So to your point, mobile vs the niche apps, yes, niches survive early before mobile becomes interested (GPS receivers for example today) but the moment the mobile phone makers get interested, they totally take over. Every industry by knock-out, not one defeat. The one we have ongoing right now is pocket TV, which again mobile is totally dominating.

Thanks for writing

Tomi Ahonen :-)

Now, on

giving up segments ie Blackberry iTunes (and video)

Liam Greenlaw

Great piece. Can you also send me the thought pice as well please.

Thanks
Liam

wad

great post! please send me the thought piece.

thanks in advance,

wad

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Available for Consulting and Speakerships

  • Available for Consulting & Speaking
    Tomi Ahonen is a bestselling author whose twelve books on mobile have already been referenced in over 100 books by his peers. Rated the most influential expert in mobile by Forbes in December 2011, Tomi speaks regularly at conferences doing about 20 public speakerships annually. With over 250 public speaking engagements, Tomi been seen by a cumulative audience of over 100,000 people on all six inhabited continents. The former Nokia executive has run a consulting practise on digital convergence, interactive media, engagement marketing, high tech and next generation mobile. Tomi is currently based out of Hong Kong but supports Fortune 500 sized companies across the globe. His reference client list includes Axiata, Bank of America, BBC, BNP Paribas, China Mobile, Emap, Ericsson, Google, Hewlett-Packard, HSBC, IBM, Intel, LG, MTS, Nokia, NTT DoCoMo, Ogilvy, Orange, RIM, Sanomamedia, Telenor, TeliaSonera, Three, Tigo, Vodafone, etc. To see his full bio and his books, visit www.tomiahonen.com Tomi Ahonen lectures at Oxford University's short courses on next generation mobile and digital convergence. Follow him on Twitter as @tomiahonen. Tomi also has a Facebook and Linked In page under his own name. He is available for consulting, speaking engagements and as expert witness, please write to tomi (at) tomiahonen (dot) com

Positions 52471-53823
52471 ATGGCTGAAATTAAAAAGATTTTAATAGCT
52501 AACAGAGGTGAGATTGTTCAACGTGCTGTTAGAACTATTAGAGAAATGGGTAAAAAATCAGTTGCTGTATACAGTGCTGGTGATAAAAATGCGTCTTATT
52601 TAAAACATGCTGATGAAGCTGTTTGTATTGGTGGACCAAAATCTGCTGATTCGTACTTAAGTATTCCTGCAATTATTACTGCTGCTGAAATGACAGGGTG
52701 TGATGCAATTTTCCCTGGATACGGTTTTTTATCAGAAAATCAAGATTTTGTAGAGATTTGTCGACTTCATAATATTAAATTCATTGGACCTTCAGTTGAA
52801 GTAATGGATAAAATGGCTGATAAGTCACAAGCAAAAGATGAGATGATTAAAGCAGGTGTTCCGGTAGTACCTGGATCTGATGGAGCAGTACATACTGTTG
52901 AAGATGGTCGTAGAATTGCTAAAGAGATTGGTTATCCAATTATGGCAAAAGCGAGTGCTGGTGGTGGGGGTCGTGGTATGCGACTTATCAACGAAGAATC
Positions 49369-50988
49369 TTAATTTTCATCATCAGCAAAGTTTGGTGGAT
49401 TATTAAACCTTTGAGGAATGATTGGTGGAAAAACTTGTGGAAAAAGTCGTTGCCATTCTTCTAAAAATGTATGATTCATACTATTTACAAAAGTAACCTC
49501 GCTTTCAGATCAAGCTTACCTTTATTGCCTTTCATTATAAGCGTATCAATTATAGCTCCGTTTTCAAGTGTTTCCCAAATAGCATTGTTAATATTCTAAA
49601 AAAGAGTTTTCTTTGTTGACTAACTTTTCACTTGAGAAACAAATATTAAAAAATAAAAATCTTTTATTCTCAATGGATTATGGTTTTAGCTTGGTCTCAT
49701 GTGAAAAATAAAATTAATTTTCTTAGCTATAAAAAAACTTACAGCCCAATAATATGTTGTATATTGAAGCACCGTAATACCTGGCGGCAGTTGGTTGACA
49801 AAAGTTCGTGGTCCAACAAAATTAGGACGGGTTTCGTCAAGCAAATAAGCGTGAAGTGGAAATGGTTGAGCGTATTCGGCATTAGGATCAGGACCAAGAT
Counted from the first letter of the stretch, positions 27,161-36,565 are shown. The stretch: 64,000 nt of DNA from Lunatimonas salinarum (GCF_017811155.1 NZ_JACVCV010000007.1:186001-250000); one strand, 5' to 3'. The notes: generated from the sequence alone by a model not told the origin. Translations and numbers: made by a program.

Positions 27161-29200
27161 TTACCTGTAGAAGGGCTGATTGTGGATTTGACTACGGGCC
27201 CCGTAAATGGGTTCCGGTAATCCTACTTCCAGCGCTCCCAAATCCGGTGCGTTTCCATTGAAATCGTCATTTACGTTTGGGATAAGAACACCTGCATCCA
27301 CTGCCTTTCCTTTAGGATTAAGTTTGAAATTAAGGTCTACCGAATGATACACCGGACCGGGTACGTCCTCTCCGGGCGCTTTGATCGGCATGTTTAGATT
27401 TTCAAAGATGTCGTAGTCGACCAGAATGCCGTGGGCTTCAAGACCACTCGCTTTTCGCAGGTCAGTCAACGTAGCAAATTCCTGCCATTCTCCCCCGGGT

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Tomi Ahonen Almanac 2009